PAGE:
429: New Fall Prevention Guide, Debt Debate Drags On

Katherine Palm, Senior Program Analyst for Injury and Violence Prevention with the National Association of County and City Health Officials, details a new clinical fall prevention guide; Carolyn Mullen, ASTHO Senior Vice President, Government Affairs...

Katherine Palm, Senior Program Analyst for Injury and Violence Prevention with the National Association of County and City Health Officials, details a new clinical fall prevention guide; Carolyn Mullen, ASTHO Senior Vice President, Government Affairs and Public Relations, explains frustrations with the ongoing debt ceiling debate; Maggie Davis, ASTHO Director of State Health Policy, takes part in an ASTHO webinar to discuss the need to preserve laws that enable agencies to protect communities; and Kimberly Henderson, Harris County Public Health Department Deputy Chief of Staff, shares advice in a new ASTHO blog article. 


NACCHO: Developing the Capacity to Support Clinical Older Adult Fall Prevention

ASTHO Webinar: Protecting Public Health Authority: Law, Equity & the Public Health Workforce

ASTHO: Four Questions with Public Health Communications Expert Kimberly Henderson


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This is Public Health Review Morning Edition for Friday, May 26, 2023. I'm Robert Johnson. Now, today's news from the Association of State and Territorial Health Officials.



Falls among older adults are extremely costly. They cost about $50 billion every year on medical costs, and one in three older adults experience a fall.


Katherine Palm is with the National Association of County and City Health Officials. With money from the CDC, she and others at NACCHO have created a guide to fall prevention for older adults. Their work began with input from local health and fire departments.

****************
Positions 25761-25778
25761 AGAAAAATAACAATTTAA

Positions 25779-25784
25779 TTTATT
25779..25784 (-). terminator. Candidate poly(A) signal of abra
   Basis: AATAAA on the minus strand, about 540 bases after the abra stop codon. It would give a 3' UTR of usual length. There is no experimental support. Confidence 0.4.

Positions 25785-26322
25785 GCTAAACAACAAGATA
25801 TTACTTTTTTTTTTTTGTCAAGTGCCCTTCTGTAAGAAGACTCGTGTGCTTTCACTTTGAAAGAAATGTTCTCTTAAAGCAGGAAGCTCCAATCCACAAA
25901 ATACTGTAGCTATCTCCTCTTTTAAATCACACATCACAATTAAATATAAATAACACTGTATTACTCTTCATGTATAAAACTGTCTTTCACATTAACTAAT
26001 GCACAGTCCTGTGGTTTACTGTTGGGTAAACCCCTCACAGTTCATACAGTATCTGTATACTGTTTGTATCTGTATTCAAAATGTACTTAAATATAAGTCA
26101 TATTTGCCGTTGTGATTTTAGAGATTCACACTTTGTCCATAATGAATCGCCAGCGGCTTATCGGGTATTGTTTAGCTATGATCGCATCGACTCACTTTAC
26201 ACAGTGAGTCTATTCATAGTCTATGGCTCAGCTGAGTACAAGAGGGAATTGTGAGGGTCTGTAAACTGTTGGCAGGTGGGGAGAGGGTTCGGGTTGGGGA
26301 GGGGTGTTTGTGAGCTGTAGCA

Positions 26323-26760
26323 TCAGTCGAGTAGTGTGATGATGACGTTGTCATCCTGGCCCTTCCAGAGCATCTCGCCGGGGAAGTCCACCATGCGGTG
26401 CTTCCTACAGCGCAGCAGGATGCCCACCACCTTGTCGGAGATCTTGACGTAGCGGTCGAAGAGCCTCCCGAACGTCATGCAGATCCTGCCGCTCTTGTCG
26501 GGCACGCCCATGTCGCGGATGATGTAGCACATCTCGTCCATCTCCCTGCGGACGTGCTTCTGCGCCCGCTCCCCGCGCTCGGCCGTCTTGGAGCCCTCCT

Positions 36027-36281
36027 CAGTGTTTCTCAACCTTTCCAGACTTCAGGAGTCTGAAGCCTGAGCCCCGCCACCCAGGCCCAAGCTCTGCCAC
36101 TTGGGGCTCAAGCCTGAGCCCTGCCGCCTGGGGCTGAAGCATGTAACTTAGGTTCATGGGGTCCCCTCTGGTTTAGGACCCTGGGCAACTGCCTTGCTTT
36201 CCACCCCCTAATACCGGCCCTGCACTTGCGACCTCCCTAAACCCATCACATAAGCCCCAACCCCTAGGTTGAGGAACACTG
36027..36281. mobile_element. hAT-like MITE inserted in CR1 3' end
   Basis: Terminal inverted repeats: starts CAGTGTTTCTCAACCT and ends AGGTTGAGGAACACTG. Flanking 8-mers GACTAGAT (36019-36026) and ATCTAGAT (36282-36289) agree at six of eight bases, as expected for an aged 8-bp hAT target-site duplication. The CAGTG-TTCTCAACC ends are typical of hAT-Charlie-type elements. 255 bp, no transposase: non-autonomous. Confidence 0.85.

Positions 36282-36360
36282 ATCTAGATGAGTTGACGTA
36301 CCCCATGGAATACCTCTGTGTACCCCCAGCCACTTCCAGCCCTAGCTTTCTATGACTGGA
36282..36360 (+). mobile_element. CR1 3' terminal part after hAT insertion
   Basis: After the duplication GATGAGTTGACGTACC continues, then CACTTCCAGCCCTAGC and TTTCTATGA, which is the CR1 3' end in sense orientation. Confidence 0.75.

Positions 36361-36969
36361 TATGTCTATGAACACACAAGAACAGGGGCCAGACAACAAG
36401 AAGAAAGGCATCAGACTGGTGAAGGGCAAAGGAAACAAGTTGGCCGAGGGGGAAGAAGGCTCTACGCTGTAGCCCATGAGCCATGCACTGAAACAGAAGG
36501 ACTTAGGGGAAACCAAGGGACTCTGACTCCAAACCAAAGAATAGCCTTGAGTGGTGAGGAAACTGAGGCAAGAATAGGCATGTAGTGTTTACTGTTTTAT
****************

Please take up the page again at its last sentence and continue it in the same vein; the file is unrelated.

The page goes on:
From there, after drafting the guide, we met with eight local health departments who were wonderful in this process and also subject matter experts in geriatrics. And we created this multidisciplinary team that reviewed our guide and essentially provided feedback about what is feasible, what we should consider to further develop our guide, what is important to include.


The guide is an exhaustive resource intended to help agencies plan and implement a fall prevention program in their communities.


So we're hoping that local health departments will be able to meet with other community partners who address the needs of older adults within their communities and essentially take this guide to lead them through conversations and different considerations that they can take to essentially make programs and healthcare referrals a little bit more accessible for older adults, and create this referral based system so that they can access as much as they can to prevent falls.


You can download the NACCHO guide using the link in the show notes.


The debate over the federal debt ceiling continues in Washington. ASTHO's Carolyn Mullen is tracking the negotiations to reach an agreement. Her update this week comes to us from the sidelines of the ASTHO TechXpo in Chicago.